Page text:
for the Advancement of Teaching had granted to Mrs. R. H.
Whitehead a pension of $915. per annum, to become effective
from Feb. 7th, and suggested to the Board that the salary
of Dr. Whitehead be continued to his widow until September 1st,
1916; whereupon, Mr. Craddock offered the following resolution,
which was adopted:

RESOLVED, That the salary of the late Dr. R. H. Whitehead,
be continued and paid to his widow until September 1, 1916;
but this action on the part of the Board shall not be construed
as establishing a precedent in such cases.

President Alderman announced the appointment of Dr.
Theodore Hough as Acting Dean of the Medical School, to fill
the vacancy caused by the death of Dr. Whitehead. This
appointment was approved.

Upon the recommendation of President Alderman, the following
promotions were made:

Associate Professor George B. Eager to Full Professor of Law.

Associated Professor A. L. Hall-Quest to Full Professor of

Adjunct Professor A. G. A. Balz to Associate Professor of

Instructor L. S. Pratt to Adjunct Professor of Chemistry.

Upon the recommendation of President Alderman, the following
adjunct professorships were created: in the School of Mathamatics
one, in the School of Romance Languages one, and in the School
of Philosophy one.

Upon the recommendation of President Alderman, Dr. John
J. Luck was elected Adjunct Professor of Mathematics; his services


to begin with the session of 1916-17, at a salary of $1,500.

President Alderman announced the resignation of Adjunct
Professor Justus H. Cline in the School of Ceology, to take
effect with the close of the present session, June 15th, which
was accepted.

Applications for the Mallet residence were presented from
Messrs. Newcomb, Goodwin and Dobie, the present occupants,
and also from Prof. Ivey F. Lewis, the Miller Professor of
Biology. The applications were carefully considered, and the
present occupants were again granted the use of the house, as
the Board did not feel itself justified in refusing the application
of the present occupants for re-rental.

Application of the Beta Theta Pi Fraternity for a site
on University land on which to erect a chapter house, was granted,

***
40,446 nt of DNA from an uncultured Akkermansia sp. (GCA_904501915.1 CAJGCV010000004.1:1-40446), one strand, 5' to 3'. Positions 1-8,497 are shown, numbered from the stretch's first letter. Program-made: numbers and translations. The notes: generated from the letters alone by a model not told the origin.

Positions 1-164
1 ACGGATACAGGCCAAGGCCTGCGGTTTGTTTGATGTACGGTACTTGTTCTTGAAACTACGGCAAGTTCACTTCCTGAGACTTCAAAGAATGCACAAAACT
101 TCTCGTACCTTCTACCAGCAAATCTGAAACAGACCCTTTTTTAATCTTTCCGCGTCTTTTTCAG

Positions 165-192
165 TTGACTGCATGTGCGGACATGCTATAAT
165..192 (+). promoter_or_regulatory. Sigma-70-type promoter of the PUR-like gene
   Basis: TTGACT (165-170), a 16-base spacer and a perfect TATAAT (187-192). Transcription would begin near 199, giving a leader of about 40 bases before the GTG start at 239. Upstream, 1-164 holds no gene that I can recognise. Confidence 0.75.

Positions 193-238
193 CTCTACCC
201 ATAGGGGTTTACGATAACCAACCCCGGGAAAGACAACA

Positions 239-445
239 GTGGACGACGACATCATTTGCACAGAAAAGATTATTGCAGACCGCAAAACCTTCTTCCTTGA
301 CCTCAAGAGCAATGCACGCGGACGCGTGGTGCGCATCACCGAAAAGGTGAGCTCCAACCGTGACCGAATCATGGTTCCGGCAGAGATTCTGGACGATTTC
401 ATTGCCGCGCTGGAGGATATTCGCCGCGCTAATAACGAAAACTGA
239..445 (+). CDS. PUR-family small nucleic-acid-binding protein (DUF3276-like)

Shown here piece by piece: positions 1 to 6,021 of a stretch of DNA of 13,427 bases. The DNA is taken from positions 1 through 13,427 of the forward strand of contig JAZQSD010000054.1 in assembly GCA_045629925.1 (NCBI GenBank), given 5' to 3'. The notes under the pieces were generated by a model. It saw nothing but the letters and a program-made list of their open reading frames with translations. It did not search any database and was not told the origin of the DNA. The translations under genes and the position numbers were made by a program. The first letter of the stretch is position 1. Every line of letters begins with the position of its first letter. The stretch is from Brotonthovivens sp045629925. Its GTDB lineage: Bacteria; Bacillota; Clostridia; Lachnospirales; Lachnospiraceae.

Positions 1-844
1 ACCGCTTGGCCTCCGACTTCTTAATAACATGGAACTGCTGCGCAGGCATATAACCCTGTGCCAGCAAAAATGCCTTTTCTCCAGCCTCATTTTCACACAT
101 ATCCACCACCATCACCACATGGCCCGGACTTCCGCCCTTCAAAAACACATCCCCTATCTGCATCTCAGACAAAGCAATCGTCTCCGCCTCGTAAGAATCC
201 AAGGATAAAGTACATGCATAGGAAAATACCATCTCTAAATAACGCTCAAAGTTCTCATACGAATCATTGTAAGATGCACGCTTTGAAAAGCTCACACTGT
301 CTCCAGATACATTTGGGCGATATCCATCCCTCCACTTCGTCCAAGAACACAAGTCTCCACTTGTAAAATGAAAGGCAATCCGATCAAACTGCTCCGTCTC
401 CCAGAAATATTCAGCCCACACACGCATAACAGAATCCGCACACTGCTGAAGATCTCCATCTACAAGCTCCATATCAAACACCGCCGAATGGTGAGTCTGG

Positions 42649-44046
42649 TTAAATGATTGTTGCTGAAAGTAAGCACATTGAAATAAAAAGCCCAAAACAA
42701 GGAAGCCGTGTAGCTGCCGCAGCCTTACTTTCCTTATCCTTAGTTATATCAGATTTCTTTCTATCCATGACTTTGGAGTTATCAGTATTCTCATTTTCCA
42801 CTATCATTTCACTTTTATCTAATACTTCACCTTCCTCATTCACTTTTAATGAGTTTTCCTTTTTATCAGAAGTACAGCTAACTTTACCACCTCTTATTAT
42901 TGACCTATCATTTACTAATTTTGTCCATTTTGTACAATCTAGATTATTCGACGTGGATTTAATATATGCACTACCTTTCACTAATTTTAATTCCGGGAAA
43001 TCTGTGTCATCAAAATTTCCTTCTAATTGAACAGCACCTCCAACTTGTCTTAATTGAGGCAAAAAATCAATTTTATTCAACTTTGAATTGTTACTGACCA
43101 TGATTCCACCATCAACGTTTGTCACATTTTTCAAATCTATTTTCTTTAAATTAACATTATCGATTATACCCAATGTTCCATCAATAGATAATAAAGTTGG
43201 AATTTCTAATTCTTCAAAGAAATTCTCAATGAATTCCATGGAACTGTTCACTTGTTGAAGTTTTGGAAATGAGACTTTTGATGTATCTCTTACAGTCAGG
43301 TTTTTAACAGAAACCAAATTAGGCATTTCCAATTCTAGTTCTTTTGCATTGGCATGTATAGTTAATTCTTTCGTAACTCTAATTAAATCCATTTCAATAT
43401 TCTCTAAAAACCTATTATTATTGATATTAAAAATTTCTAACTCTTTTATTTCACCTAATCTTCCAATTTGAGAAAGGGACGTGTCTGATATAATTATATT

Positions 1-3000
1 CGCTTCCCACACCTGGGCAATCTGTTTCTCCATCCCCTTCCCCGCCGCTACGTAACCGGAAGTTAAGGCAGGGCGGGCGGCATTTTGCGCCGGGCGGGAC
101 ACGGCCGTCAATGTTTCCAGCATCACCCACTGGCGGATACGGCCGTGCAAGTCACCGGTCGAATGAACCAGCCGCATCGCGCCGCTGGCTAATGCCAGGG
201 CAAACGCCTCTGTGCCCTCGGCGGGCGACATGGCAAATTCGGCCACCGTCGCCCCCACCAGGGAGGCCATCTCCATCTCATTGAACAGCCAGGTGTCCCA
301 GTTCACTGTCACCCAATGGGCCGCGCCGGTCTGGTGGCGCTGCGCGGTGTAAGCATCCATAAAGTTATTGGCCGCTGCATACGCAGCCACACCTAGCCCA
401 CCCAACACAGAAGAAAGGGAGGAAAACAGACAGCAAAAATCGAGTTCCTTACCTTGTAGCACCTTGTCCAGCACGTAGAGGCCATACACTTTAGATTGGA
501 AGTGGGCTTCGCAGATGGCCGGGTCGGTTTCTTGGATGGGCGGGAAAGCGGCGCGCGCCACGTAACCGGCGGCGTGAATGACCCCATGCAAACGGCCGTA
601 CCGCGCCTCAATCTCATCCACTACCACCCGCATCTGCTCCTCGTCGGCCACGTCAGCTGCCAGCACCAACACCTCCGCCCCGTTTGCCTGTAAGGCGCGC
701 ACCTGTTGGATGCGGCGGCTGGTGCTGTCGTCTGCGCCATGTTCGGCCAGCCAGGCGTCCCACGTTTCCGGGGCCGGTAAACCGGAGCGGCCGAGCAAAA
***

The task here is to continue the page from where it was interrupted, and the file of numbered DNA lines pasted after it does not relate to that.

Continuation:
subject to selection by a committee consisting of the President,
Mr. Michie, and Dr. Lambeth.

The High School Literary and Athletic League was granted
the use of the Board House for the purpose of accommodating
some of the visiting boys attending the Literary and Athletic

E. N. Cox presented a claim against the University for a
sum due him by reason of the failure of a sub-contractor in the
rebuilding of the University after the fire in

The Board declined to consider the application as there
is no legal or moral obligation resting on the University.

In connection with certain gifts in the list heretofore
recorded in this meeting, the following letters are recorded:


Mrs. Charles H. Senff,
16 East 79th St.,
New York City.
My dear Mrs. Senff:

I am turning to you again as one turns to a
strong and trusted friend whose kindness and good will have been
the source of strength and comfort to me and to the University
in the past. The gifts which you have hitherto so generously
given have been devoted, as you know, to the purpose of inaugurating
a beautiful and satisfactory grounds and road system
throughout the University, including gateways and such road
building as tend to make the Institution more beautiful and modern
in appearance. This is a unique and distinguished form of benefaction
to the University which no one else has thought of, much
less attempted. We have made, I think, economical and successful
use of your last gift of $10,000, and the roads put down
are wonderful in their detail and in their effect. They are,
however, quite expensive. The soil basis here is stiff red
clay, and nothing will conquer it for all time except the best
and most enduring form of Travia road. It is really a great
macadam tied and made solid by the use of tar. It is such a road
as you find in the finest roads in the north. This road now
extends from the western gateway almost to the Fry's Spring
road where we hope to put another gateway. It branches off towards